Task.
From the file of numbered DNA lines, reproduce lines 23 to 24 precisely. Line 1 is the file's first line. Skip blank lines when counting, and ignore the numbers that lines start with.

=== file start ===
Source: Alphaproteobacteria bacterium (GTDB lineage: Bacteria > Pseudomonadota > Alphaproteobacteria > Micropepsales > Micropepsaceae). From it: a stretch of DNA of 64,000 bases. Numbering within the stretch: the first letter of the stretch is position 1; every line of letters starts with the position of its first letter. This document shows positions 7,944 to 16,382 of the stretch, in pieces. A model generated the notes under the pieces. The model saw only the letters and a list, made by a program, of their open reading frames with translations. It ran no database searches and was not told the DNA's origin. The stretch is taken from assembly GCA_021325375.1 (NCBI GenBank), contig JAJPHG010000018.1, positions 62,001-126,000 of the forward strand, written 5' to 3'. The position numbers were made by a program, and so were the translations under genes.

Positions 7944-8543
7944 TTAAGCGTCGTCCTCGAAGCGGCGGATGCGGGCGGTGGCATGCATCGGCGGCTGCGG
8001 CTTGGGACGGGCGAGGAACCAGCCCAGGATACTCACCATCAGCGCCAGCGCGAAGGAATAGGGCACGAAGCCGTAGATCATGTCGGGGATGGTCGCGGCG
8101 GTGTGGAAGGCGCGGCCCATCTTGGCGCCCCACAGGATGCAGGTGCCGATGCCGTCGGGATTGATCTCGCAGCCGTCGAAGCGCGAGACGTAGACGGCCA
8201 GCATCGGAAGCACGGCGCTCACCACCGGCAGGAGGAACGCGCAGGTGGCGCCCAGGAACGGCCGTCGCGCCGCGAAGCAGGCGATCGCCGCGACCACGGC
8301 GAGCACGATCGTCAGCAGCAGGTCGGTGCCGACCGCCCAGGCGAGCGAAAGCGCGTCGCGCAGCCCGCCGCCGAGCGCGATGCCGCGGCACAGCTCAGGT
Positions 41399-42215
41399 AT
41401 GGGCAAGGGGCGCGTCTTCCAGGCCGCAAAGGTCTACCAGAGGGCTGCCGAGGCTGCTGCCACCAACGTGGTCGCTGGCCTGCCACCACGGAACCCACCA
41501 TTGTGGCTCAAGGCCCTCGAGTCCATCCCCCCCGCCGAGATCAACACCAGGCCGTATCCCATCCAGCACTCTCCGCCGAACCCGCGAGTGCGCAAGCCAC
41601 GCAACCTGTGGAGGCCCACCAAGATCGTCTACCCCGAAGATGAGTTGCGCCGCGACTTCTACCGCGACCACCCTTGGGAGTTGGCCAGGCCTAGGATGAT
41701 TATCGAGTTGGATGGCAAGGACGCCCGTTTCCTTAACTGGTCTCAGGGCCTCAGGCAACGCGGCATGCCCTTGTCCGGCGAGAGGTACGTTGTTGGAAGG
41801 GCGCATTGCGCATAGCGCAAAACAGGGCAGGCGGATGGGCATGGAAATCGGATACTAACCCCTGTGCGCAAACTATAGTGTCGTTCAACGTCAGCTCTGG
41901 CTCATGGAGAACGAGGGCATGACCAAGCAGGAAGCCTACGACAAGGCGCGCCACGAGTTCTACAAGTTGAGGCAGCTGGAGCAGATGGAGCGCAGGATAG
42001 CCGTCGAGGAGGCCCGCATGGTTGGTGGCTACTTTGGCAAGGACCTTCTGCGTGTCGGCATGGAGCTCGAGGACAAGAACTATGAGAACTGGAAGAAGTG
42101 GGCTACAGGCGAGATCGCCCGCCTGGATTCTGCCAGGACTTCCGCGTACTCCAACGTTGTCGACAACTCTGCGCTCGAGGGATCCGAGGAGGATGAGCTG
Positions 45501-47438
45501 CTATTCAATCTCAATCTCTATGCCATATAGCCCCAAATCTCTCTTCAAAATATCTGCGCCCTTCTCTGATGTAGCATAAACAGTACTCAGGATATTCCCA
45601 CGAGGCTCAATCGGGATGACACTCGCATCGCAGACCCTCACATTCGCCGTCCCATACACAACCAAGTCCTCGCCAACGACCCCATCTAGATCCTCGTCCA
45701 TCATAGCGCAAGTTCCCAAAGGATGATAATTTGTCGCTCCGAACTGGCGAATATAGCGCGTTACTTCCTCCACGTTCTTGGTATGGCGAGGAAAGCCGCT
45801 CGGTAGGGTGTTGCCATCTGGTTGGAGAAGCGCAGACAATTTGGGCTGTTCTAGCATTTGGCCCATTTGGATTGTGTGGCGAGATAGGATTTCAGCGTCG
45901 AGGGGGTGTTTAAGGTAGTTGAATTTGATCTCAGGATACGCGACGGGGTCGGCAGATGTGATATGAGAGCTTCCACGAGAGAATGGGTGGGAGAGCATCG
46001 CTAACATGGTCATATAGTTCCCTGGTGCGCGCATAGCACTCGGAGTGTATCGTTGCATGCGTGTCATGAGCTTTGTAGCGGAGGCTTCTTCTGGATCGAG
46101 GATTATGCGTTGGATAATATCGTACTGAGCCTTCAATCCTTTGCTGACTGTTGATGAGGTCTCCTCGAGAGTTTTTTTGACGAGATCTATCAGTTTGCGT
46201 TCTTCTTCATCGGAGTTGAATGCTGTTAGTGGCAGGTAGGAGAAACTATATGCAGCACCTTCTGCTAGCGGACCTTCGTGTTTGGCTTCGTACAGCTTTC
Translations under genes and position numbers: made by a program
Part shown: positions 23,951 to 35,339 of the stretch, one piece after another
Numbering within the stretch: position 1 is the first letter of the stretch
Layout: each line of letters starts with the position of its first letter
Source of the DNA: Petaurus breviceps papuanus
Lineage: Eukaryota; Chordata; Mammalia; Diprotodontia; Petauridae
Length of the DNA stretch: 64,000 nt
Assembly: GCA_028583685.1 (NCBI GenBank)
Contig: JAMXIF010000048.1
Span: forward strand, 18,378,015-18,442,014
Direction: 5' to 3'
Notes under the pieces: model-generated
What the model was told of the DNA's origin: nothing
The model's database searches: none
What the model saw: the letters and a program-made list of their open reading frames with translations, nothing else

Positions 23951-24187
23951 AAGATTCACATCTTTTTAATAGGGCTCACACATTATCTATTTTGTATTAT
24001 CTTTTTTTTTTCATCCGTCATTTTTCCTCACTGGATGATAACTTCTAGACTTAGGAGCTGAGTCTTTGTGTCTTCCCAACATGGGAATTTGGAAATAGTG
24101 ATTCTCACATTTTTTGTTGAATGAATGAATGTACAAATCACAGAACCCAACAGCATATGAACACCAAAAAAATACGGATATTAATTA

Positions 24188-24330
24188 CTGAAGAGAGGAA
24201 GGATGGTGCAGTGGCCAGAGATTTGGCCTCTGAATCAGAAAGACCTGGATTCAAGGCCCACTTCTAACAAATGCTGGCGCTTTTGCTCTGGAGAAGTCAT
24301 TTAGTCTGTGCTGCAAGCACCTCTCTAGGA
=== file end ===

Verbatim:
45901 AGGGGGTGTTTAAGGTAGTTGAATTTGATCTCAGGATACGCGACGGGGTCGGCAGATGTGATATGAGAGCTTCCACGAGAGAATGGGTGGGAGAGCATCG
46001 CTAACATGGTCATATAGTTCCCTGGTGCGCGCATAGCACTCGGAGTGTATCGTTGCATGCGTGTCATGAGCTTTGTAGCGGAGGCTTCTTCTGGATCGAG